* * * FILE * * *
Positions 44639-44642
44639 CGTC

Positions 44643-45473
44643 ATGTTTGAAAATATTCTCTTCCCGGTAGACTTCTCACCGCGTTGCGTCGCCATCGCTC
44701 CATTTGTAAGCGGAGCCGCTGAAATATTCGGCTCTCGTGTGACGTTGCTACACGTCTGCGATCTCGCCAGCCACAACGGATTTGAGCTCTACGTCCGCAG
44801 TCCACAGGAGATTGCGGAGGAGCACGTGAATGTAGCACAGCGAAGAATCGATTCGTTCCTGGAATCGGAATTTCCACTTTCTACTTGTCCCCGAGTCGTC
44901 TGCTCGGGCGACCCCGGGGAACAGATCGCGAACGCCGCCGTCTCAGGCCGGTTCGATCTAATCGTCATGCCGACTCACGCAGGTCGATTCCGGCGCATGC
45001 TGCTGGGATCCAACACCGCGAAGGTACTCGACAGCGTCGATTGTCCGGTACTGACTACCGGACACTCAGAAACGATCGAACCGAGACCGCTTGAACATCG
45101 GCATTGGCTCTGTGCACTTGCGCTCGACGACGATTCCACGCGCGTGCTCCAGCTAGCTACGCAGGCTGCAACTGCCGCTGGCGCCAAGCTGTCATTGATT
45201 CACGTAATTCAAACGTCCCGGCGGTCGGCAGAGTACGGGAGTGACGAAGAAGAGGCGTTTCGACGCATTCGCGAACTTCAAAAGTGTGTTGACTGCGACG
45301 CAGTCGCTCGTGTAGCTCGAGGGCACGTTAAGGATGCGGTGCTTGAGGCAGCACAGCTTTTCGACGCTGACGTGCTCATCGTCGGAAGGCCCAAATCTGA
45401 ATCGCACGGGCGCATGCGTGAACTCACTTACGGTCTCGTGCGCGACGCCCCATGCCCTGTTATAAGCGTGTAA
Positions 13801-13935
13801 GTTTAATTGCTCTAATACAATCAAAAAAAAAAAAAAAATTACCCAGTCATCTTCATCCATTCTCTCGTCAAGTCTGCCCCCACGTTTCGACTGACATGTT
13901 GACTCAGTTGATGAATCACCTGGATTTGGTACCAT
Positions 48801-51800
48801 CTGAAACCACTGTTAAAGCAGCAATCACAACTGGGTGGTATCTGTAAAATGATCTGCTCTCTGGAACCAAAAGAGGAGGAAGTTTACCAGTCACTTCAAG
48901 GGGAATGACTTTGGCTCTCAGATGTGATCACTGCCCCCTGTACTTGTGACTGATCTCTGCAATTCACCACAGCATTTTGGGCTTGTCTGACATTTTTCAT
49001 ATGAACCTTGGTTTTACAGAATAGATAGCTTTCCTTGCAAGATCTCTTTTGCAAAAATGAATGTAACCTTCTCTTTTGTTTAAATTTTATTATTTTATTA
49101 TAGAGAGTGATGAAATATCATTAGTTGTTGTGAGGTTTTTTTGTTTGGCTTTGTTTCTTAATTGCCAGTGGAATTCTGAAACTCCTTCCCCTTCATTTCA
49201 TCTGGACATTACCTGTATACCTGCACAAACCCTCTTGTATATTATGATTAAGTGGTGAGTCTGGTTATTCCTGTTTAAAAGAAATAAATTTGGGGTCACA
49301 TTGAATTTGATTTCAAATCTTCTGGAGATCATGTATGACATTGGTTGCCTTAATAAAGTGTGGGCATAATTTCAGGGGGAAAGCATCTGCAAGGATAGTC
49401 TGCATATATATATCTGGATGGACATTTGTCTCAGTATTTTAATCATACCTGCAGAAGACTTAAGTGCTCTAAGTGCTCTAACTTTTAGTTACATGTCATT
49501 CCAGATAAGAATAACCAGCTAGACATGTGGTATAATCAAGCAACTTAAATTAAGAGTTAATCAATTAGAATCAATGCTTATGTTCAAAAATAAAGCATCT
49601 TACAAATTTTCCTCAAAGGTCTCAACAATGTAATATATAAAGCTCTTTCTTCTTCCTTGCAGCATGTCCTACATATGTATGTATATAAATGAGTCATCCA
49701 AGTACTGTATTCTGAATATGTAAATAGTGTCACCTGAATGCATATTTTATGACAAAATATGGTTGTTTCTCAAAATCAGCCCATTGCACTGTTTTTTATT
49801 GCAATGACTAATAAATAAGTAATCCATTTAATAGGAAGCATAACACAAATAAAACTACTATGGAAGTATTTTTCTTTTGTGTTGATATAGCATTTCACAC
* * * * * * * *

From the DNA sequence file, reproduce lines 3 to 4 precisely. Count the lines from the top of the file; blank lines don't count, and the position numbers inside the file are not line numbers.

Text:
Positions 44643-45473
44643 ATGTTTGAAAATATTCTCTTCCCGGTAGACTTCTCACCGCGTTGCGTCGCCATCGCTC